British Education – Problem that’s solved then?


A previous post here (Programme for International Student Assessment) recounted the demise of education in Britain, as demonstrated by the UK’s sorry performance in OECD’s PISA latest survey on the state of global education – Asian counties topped the pile, while we have dropped down to the mid twenties (fifteen years ago we were in the top ten!).

But it turns out that all is not lost! It transpires that in another just published subset of additional tests on ‘Problem Solving’, England had a much better result ranking eleventh in the World (and the second highest, just after Finland in Europe no less!). So our 15year old teenagers (nearly a hundred thousand sample) performed significantly above average when it gets down to skill in applying knowledge to problems – being creative if you like.

The aim of these ‘problem solving’ computer tests was to assess how well the teenagers could sort out problems that didn’t have an immediately clear solution, so showing their capacity to apply ‘reasoning’ in dealing with an academic issue.

While this excellent result cannot wipe-out the disappointing showing in the PISA core subject tests, it is nevertheless an encouraging and creditable achievement – well done our English boys and girls who both did equally well. (only two thirds of the countries participated in these optional tests, but our lot beating America (18th), Germany (17th) and Sweden (the poorest marks in the Nordic countries) is certainly a feather in their cap isn’t it? Perhaps we do have a future in the new World’s economy after all?).

The UK has a worthy track record in the perceptive use of knowledge, so the success of our new youngsters in problem solving is a cheering outcome and perhaps a bit of light at the end of the tunnel? What are some of the complex things we have done in the past three hundred years? Well what about ‘water desalination, jump jet, atomic clock,  spinning jenny, supersonic passenger aircraft, television, world wide web, DNA fingerprinting, high strength carbon fibre, chocolate bar, collapsible baby buggy, tin can, automatic electric kettle, float glass, anaesthesia, safety fuse, Davy safety mining lamp, tuning fork, movie projector, first printed book in English, electric dynamo, slide rule, discovery of Oxygen, black hole theory, isolation of sodium, cricket, parachute, first full scale railway, seat belt, hovercraft, postage stamp, ultrasound scanner, pedal cycle, insulin, flush toilet, crossword puzzle’, amongst hundreds of others! Britain has certainly been a nation of innovation – problem solving is supposed to be essential and give us an edge in industry and engineering but what we have been totally crap about though is actually making any money out of our inventions and discoveries – the Americans are a people ace at that (take your hat off to them) , and they run with our ideas and make their fortunes, while we are still contemplating our navels!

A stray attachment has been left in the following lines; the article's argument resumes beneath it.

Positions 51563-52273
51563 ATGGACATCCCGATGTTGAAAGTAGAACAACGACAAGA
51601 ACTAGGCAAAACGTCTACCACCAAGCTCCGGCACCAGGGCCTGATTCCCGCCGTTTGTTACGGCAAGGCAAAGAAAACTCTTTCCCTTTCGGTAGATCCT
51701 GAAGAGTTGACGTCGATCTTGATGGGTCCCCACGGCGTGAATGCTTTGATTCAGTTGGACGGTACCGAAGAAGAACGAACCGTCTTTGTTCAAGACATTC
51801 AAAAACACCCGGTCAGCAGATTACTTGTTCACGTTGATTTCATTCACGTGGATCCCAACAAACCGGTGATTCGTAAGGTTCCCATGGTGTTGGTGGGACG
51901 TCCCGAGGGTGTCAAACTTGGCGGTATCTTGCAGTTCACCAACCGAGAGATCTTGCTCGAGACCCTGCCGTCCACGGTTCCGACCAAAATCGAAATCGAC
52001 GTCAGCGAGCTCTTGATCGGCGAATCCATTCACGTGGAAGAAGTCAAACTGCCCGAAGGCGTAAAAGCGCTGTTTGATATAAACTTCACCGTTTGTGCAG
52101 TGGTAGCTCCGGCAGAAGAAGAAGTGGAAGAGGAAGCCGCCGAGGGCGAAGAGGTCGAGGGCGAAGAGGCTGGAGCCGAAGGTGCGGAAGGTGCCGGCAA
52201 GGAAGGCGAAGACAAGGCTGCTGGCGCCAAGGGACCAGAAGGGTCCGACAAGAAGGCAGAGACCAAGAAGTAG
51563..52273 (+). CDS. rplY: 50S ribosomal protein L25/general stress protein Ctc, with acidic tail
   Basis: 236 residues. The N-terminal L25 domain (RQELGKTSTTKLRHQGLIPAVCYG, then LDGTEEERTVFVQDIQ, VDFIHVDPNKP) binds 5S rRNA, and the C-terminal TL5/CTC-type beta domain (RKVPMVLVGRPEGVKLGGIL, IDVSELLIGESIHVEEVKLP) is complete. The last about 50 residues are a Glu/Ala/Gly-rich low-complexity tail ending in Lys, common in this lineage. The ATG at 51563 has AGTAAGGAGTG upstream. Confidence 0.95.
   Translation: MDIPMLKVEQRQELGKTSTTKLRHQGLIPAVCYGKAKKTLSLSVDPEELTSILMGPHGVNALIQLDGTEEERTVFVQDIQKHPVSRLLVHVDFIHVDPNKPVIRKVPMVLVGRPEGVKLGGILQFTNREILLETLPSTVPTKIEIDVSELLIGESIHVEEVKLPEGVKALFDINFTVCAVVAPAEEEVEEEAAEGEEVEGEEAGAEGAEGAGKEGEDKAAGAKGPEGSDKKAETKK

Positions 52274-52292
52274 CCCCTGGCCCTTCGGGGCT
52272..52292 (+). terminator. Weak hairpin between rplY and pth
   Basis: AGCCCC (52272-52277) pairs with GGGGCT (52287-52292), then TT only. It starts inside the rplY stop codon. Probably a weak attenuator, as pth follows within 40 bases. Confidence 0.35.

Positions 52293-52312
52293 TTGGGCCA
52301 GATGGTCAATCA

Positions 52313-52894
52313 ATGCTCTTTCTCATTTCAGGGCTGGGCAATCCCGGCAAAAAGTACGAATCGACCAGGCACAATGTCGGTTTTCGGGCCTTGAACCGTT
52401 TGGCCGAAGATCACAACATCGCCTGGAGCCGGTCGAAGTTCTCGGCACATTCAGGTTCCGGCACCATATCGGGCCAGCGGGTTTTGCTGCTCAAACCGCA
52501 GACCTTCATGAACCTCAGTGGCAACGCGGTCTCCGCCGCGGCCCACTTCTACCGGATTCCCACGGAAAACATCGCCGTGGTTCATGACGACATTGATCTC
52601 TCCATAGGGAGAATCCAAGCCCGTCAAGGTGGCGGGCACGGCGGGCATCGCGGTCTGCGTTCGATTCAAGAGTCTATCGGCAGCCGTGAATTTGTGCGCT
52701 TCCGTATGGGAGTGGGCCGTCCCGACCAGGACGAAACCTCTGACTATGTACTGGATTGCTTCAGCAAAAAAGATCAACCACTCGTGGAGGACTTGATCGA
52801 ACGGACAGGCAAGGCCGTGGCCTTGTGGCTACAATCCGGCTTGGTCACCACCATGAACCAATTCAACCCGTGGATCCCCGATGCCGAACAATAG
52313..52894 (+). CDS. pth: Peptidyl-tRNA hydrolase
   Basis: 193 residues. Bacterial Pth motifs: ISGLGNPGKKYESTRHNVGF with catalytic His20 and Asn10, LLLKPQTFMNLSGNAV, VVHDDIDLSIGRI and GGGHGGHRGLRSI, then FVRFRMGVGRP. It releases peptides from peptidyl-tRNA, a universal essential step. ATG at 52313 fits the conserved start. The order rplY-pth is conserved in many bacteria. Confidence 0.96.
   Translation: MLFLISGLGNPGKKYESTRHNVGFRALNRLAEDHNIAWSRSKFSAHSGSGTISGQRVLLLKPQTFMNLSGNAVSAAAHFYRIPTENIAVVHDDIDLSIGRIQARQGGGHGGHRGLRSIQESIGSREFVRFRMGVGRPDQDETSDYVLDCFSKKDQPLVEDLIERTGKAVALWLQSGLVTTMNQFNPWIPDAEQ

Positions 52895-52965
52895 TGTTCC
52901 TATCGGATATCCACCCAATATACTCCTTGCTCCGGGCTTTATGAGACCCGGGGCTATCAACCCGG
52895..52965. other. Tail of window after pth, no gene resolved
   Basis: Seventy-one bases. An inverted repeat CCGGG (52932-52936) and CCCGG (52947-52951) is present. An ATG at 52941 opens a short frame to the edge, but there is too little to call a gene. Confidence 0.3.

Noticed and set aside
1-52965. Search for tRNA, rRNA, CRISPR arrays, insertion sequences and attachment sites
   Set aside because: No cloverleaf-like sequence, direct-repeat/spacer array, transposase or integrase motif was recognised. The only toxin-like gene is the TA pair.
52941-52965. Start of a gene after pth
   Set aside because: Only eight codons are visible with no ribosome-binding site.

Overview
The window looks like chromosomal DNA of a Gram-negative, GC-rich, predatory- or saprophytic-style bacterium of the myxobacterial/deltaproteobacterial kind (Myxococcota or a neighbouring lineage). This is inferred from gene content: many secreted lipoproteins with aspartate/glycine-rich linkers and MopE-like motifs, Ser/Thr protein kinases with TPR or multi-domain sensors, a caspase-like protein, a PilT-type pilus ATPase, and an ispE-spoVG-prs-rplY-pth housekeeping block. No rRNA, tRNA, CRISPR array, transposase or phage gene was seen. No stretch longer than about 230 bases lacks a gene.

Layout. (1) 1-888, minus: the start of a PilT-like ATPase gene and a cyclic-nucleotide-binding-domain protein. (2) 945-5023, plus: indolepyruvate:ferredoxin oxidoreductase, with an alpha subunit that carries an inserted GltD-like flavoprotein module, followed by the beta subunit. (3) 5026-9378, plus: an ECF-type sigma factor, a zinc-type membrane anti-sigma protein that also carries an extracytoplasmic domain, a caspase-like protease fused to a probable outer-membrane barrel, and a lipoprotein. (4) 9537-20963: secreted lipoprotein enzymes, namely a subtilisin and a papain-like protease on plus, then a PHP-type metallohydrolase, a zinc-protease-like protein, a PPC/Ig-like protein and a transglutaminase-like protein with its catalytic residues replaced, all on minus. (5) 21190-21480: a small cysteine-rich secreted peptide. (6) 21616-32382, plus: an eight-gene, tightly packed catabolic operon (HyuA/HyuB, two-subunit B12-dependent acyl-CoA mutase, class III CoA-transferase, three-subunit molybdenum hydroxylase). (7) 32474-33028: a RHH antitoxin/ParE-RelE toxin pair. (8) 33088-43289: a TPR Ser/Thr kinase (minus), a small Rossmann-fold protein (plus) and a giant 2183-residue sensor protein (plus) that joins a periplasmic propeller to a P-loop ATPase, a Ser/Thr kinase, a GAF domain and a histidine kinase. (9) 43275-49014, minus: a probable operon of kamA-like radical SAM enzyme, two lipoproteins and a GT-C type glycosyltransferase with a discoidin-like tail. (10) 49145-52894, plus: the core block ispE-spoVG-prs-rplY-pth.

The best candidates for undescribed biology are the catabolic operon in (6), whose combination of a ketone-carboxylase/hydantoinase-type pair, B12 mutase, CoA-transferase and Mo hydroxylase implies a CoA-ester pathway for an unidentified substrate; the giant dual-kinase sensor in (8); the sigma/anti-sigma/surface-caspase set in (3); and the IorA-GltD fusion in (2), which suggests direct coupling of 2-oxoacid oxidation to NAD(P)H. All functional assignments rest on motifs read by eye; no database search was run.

The worrying thing though is that we in the West are falling behind our competitors from the East – Singapore, South Korea, Japan & China were top in these tests as well as in maths, reading and science.

Students in 44 countries and economies took part in this test, tackling real-life, interactive problems, such as programming an MP3 player and planning a route navigating an online map.


Recounted previously but worth repeating here again!

A while ago we went on eurostar to Brussels. As we waited in the London terminal, there was an under 5 year old Chineselad with his dad. For the whole 25 minutes he was spoken to and skilled– he was told to count the tiles on the floor, or read out the signs on the wall, or say how many empty chairs there were, etc. The Britishyoungsters were instructed to sit down, be quiet, behave themselves, and just wait as the train would be coming soon. What does that tell you? If you travel abroad, to say Singapore, you will find the same East Asiancommitted parental attitude to education and their kids’ development. Our UKMums & Dads need to learn to care, put more effort in, and recognise the importance of education. Also, Exam authorities need to stop awarding A double plus grades for mediocre performances!

[No point blaming the kids is it!]


[The organisation OECD (Paris) conducts worldwide international tests of academic performance in Mathematics, Reading, and Science on half a million fifteen year olds].

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